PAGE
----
Visual artist Clayton Porter has been taking photos for The Magazine since Lauren Tresp became publisher. In addition to his beloved black and white portraits of artists in their studios, Clayton has been by Lauren’s side, spending countless hours discussing ways to reinvent the publication, many of which have come to fruition.
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Welcome to another issue of The Magazine! This issue is anchored by a number of diverse features that span painting, art travel, performance, and more: Clayton Porter and Chelsea Weathers made the trek up to El Rito to visit the studio of Shane Tolbert for the “Studio Visit…
After careful consideration, and much initial heartbreak, I have decided that Southwest Contemporary will publish one final print edition this year: our new Field Guide publication. We will suspend print publication of The Magazine for the remainder of 2020, with strong and sincere plans to return to print in 2021.
Nora Wendl applies diverse talents to equally diverse examinations of place, of being a woman moving through the world, and the “poetics of inhabiting things.” Her recent cycles of work examine the Farnsworth House in Illinois—an iconic glass and steel International-Style house.
Lynch makes hand-built, smoke-fired vessels, some as large as five feet tall, others small enough to fit in the hand. Her color palette is minimal and plays the whiteness of the clay against the deep graphite blacks achieved by saggar firing, a process that sometimes also deposits hues of blue and brown. Her work is simple to describe but is not necessarily easy to talk about…
This issue taps into contemporary craft. It wasn’t intentionally a choice informed by the season, but it feels right to contemplate our own crafts at the end of the year—a season of endings, reflections, and new opportunities. We approached this topic from many different angles, from traditional craft to craft and tech.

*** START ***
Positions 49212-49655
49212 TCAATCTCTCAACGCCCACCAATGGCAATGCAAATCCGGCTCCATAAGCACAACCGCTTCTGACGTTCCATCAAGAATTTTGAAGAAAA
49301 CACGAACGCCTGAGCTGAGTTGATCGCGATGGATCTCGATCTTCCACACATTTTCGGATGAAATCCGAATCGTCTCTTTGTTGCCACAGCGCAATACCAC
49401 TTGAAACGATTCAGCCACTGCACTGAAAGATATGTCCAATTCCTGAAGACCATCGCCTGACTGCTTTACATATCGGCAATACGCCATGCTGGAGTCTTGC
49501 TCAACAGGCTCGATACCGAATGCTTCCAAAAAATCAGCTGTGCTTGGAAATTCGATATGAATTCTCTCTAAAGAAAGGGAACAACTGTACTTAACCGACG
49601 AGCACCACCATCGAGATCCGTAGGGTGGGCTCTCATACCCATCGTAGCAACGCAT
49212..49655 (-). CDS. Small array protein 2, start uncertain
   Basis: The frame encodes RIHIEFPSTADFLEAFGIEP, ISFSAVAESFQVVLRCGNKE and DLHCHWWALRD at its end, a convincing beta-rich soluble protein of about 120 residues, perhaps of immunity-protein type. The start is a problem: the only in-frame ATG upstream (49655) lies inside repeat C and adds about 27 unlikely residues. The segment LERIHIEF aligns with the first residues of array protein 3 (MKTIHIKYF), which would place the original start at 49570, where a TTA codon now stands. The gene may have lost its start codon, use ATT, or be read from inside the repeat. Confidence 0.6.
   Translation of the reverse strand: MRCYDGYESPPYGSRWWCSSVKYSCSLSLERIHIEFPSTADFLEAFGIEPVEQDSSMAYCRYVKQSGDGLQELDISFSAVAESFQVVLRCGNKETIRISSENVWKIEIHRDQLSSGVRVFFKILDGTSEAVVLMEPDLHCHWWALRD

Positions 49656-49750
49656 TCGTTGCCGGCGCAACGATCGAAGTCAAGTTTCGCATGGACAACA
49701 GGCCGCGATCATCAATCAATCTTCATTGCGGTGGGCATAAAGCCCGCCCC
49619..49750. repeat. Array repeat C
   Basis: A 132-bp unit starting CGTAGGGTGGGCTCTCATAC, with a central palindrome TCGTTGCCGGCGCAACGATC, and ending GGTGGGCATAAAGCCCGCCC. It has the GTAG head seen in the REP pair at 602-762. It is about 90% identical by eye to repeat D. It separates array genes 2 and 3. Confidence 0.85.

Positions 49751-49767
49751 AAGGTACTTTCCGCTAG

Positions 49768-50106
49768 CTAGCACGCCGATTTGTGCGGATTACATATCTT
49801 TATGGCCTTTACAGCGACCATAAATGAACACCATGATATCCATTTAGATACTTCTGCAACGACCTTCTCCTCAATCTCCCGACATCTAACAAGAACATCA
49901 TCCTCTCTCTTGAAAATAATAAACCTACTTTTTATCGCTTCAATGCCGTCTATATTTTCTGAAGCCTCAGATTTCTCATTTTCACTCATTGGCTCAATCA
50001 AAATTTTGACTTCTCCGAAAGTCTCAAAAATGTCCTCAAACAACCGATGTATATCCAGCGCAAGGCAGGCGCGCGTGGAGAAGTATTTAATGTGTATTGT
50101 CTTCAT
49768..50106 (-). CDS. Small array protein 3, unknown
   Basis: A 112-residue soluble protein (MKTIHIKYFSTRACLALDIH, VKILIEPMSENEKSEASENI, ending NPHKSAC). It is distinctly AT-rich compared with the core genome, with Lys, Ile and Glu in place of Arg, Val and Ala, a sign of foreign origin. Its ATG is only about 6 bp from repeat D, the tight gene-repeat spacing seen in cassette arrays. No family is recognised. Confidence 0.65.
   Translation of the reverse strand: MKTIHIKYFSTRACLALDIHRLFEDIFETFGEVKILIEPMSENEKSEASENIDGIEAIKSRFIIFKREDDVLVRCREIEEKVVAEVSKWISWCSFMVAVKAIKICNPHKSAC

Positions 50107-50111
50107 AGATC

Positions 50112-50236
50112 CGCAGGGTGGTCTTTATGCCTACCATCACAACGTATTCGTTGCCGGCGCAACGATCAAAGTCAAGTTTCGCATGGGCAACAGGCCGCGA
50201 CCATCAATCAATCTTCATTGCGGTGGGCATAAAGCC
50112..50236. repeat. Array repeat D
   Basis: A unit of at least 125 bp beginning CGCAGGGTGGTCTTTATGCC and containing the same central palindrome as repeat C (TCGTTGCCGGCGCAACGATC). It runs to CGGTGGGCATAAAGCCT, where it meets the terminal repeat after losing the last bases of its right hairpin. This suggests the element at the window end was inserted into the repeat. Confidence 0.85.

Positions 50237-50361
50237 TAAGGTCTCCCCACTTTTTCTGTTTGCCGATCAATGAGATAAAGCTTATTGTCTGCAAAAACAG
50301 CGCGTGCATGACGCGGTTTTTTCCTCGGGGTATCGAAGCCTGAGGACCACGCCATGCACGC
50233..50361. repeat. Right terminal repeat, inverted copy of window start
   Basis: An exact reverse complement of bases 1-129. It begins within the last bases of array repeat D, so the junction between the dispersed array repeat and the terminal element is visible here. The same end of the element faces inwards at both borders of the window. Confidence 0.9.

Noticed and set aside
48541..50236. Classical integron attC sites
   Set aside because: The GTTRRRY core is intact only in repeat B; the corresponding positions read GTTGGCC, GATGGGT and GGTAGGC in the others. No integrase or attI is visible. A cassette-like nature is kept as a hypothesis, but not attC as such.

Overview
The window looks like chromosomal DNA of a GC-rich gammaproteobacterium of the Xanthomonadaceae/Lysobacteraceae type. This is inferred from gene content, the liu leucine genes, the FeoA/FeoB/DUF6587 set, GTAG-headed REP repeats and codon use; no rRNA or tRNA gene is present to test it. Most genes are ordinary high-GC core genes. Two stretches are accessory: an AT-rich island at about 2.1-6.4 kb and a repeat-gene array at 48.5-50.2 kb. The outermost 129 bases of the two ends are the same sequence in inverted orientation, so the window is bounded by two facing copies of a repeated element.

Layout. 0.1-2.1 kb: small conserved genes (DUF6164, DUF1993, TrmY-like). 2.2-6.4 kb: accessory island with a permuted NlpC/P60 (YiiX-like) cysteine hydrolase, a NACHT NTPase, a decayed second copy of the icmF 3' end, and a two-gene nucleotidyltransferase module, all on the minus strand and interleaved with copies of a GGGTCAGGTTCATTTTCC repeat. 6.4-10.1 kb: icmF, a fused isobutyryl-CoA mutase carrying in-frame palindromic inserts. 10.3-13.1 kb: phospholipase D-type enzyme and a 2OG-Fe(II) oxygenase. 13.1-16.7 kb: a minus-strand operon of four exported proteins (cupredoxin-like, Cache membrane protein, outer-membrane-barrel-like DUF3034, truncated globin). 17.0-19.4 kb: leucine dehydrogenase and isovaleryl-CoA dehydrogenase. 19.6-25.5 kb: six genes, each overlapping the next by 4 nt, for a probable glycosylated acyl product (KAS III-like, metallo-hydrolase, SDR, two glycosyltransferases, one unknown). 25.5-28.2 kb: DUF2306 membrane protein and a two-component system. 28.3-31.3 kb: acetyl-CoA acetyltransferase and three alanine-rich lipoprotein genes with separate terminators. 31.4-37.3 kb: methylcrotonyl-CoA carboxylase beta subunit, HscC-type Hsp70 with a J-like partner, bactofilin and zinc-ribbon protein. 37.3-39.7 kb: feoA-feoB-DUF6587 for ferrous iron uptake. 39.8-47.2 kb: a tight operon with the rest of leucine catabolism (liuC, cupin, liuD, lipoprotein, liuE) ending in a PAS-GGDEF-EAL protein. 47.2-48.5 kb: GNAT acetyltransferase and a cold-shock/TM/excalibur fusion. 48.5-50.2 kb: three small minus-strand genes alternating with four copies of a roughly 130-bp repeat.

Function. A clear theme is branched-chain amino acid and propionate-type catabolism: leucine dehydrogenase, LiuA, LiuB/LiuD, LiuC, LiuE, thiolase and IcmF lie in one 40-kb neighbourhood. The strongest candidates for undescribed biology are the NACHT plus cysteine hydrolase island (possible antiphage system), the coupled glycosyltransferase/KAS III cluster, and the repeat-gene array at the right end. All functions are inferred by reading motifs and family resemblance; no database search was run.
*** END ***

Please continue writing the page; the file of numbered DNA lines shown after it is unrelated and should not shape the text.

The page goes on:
Erin Mickelson’s book-based artwork plays with translation, in every sense of the word. In LIMINAL betwixt/between, her series of work displayed in form & concept’s Superscript show in 2018, text is translated to sound, sound to image, and image fed into an algorithm, chopped up, and assembled into new images. Her collaborating artists are Twitter bots and long-dead authors, and her process a visible part of the product. In everything she makes, there’s a degree of absurdity and flux: how many times can you translate something and still call it the same thing?
Unlike most other traditional printmaking technologies, the invention of lithography can be traced to a specific person and time. Like most artists before and since, German actor and playwright Johann […]
The tone of my studio visit with Santa Fe artist Ted Larsen was set early when he declared that he would likely be both circumspect and like a blowtorch when talking about his thoughts on his studio practice, life, and work. Now fifty-five, the trained painter has been showing his art since before he graduated college. By the time he was twenty-two, he had already exhibited at the Philadelphia Museum of Art, making big strides early on in a career that has now spanned decades.
We took a seat at the table in the center of the warehouse-turned-home (turned-“work, brainstorming, and studio space”) where artists Cannupa Hanska Luger and Ginger Dunnill live in Glorieta, New Mexico. Taped to the kitchen cabinet was a wall-size paper schedule of impending deadlines for numerous projects.
Every line was filled out, and notes were made in black marker, even in the margins. “Welcome to my life,” Dunnill laughed as, never skipping a beat, she outlined their individual projects—while the couple’s two children ran in one door and out the other…
Quietly, a new foundation has come into being in Santa Fe that promises to have a significant impact on art history and art-making, not just in the Southwest, but internationally. The Holt/Smithson Foundation (HSF) was literally willed into existence by artist Nancy Holt—creator of the massive concrete art installation, Sun Tunnels, in the Utah desert— who lived in Santa Fe the last two decades of her life, until her death in 2014.
Dorielle Caimi’s paintings have been described as absurd, humorous, truthful, and empowered. Those adjectives adequately describe Dorielle the painter, too, though I would add that she is extremely funny, smart as a whip, and masterful in her execution and rendering of the female figure. Both articulate and open in speaking about her work, Dorielle effectively integrates her emotional and physical experiences into her studio practice. Balancing expressive and brutally honest portrayals of the female form with jarring pop-surrealist color, animal characters, and cartoonish elements, she offers viewers something vibrant and complex.